Music

An Evening with Neil Sedaka

The Glasgow Royal Concert Hall

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Daniel Pollitt

Four stars

SELF-PROCLAIMED “King of the La la la…” was back, this time in a short wheelbase transit van. Parked outside stage door it hinted that this wasn’t a big band affair. In the auditorium the evidence compounded; single mic, solitary piano, one stool. Neil is intent on feathering his long-overdue nest-egg, and so he should.

Before setting a glinting dress shoe upon the stage we’re reminded via video of the artists who have covered Sedaka’s catalogue; Connie Francis, Carole King, Peggy Lee, Tom Jones, Elton John, Frank Sinatra and Elvis P. If we’d forgotten that we were in the presence of greatness, here was our reminder.

“Good evening!” began Sedaka’s colloquy, in a two-hour performance brimming with cosy familiarity. Two years shy of his 80th birthday, and with voice still strong, the cheeky chanteur enthralled his capacity audience, with songs they’ve known all their lives, most, arguably, rooted to a template – love, lost love, reminiscence and regret. From the regret category, Solitaire received the biggest ovation of the evening, Neil proud to announce that more than 50 artists have covered it. Should pay for the van.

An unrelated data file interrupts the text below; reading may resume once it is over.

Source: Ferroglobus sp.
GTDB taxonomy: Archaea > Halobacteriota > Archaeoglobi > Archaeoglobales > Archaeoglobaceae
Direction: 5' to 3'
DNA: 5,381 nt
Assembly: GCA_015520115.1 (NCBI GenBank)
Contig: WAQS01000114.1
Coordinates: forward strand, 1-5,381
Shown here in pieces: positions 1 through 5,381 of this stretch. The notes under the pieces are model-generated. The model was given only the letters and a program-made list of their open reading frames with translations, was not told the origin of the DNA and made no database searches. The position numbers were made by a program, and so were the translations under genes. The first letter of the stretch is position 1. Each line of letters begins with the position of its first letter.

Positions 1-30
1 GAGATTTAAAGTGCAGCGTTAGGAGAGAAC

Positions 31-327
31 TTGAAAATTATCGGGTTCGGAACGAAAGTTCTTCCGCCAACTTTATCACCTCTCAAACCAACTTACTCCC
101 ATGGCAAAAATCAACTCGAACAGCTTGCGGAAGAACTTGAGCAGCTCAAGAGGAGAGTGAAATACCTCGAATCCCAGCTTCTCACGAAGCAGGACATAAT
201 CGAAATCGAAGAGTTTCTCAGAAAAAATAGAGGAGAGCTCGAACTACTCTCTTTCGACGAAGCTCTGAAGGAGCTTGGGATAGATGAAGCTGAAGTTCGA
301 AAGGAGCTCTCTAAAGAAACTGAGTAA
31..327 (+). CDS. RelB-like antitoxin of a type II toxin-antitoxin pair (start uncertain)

Sedaka gave sentimental nod to lyricist Howard Greenfield with a moving introduction followed by the ‘Dear John’ portrait, Our Last Song Together. The chat-song-chat format continued, with some monologue self-effacing, before reassuringly moving on to inform us about how touched he was when Frank Sinatra sang The Hungry Years as he entered Las Vegas’ Desert Inn.

Neil first performed in Glasgow at the Apollo in 1961. Will we see him here again? Anyone’s guess. As he waved us off with encore after encore – including Amarillo – he revealed that breaking up was indeed hard to do.

Daniel Pollitt